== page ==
Solvent stabilization of alkene epoxidation transition states within Ti-MFI: Interactions near and far from active sites

Chris Torres, Ohsung Kwon, David S. Potts, David W. Flaherty

Research output: Contribution to journalArticlepeer-review


Kinetics of alkene epoxidation in Ti incorporated MFI (Ti-MFI) zeolites that contact liquid methanol (CH3OH) depend strongly on the bulk concentration of water ([H2O]) and the density of silanol groups ((SiOH)x) within the framework, because these species influence excess free energy contributions (Gε) that stabilize transition states for epoxidation and hydrogen peroxide derived reactive intermediates. These effects rely on hydrogen bonds among intrapore molecules that couple catalytic events to the structure of the surrounding solvent molecules. Turnover rates for 1-hexene (C6H12) epoxidation with hydrogen peroxide over Ti-MFI zeolites increase by ten-fold both when either [H2O] or (SiOH)x densities increase. Activation enthalpies and entropies of hydrophilic and hydrophobic Ti-MFI materials are similar at the lowest [H2O] (0.005 M H2O), implying solvation environments near active sites do not depend on defect density in the near-absence of H2O. However, kinetic barriers for these same Ti-MFI materials increase and diverge from one another as non-monotonic functions of [H2O] (0.005–5 M H2O), and these differences reflect stabilizing contributions from discrete solvation shells both adjacent (near) and further (or far) from active sites. The structure of these solvation shells must reorganize to accommodate H2O2 activation and formation of epoxidation transition states. Adsorption enthalpies for the epoxide product become more exothermic with larger values of [H2O] over each Ti-MFI catalyst, and the apparent activation enthalpies generally increase as epoxide adsorption enthalpies become more exothermic. Comparisons to trends previously obtained for Ti-BEA catalysts suggest the negative correlation indicates that excess contributions (Hε, Gε) impact reactive species (Ti-OOH) within the 10-membered ring pores of MFI to a greater extent than 12-membered ring pores due to distinctions among hydrogen bonding interactions among bound reactive species, spectating solvent molecules, and extended surfaces of MFI pores.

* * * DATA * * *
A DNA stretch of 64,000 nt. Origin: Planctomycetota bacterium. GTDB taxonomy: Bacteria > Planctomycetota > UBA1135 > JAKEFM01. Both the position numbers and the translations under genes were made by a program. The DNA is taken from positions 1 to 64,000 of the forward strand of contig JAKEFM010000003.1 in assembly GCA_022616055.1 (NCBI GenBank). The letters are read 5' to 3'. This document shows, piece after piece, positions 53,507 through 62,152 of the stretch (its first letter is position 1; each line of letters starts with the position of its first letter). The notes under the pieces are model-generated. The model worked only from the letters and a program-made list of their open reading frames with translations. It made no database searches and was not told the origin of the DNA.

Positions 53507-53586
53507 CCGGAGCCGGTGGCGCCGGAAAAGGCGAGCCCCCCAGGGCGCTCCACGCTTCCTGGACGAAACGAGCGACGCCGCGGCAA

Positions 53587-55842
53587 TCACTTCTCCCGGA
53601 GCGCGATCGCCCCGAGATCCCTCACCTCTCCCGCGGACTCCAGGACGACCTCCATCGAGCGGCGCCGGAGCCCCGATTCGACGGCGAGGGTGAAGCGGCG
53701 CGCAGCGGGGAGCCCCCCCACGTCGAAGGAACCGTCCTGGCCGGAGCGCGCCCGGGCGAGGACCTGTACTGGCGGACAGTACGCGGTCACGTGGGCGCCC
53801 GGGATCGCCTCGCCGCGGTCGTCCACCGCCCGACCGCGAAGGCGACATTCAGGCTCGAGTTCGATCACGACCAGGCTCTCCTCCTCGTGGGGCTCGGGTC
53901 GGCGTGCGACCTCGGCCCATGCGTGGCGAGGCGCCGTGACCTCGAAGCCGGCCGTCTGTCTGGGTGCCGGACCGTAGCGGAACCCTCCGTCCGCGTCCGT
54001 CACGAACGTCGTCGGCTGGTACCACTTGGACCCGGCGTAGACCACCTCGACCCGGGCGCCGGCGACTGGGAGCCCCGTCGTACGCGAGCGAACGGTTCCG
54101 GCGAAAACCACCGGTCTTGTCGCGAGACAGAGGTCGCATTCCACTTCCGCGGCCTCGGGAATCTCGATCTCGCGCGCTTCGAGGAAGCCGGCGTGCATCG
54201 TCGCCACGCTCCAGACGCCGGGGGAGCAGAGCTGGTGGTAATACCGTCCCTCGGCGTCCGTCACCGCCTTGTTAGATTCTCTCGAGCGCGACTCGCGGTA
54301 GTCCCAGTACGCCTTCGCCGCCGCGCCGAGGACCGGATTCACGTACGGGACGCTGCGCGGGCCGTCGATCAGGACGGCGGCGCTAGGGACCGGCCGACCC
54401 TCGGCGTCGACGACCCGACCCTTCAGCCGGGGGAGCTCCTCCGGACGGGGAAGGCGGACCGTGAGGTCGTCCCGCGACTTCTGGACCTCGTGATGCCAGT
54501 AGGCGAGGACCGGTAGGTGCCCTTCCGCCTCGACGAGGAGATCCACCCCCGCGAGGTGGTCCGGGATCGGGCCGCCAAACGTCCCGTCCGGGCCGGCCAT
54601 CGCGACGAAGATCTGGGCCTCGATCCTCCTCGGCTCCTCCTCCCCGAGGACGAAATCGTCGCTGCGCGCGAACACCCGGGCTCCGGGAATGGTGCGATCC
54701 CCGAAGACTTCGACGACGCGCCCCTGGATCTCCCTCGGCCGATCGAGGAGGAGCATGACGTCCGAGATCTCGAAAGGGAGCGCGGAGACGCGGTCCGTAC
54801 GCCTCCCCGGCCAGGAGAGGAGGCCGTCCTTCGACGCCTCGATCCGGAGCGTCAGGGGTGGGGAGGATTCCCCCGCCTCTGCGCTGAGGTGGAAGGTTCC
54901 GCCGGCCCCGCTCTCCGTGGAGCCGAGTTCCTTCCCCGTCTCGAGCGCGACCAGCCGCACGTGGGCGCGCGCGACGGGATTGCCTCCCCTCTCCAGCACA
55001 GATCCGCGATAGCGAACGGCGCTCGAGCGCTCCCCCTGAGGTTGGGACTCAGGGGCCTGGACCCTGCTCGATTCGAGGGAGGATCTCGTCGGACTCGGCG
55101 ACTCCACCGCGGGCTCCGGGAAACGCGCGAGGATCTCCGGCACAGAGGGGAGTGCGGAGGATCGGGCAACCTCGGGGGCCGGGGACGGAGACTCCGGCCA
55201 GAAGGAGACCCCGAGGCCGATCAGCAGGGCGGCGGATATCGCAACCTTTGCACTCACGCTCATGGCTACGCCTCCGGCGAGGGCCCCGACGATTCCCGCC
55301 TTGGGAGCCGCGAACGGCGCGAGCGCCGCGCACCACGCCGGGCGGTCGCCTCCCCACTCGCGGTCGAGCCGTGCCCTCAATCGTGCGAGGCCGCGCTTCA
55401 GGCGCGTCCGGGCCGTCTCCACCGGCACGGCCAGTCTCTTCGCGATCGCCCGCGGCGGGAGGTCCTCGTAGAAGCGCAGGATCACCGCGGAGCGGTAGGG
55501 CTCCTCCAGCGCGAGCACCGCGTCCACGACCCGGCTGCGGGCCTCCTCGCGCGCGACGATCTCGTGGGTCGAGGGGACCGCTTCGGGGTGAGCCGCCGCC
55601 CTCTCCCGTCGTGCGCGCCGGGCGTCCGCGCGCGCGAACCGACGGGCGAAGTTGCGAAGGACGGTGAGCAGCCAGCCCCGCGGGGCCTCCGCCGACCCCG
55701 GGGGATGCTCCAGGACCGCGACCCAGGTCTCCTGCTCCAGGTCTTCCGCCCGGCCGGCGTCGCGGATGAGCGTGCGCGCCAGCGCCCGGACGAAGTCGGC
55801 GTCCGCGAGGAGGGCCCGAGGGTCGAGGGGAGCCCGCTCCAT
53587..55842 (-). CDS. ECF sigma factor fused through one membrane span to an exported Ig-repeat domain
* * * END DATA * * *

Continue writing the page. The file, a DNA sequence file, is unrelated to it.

Original languageEnglish (US)
Article number115288
JournalJournal of Catalysis
StatePublished - Jan 2024

ASJC Scopus subject areas

  • Catalysis
  • Physical and Theoretical Chemistry


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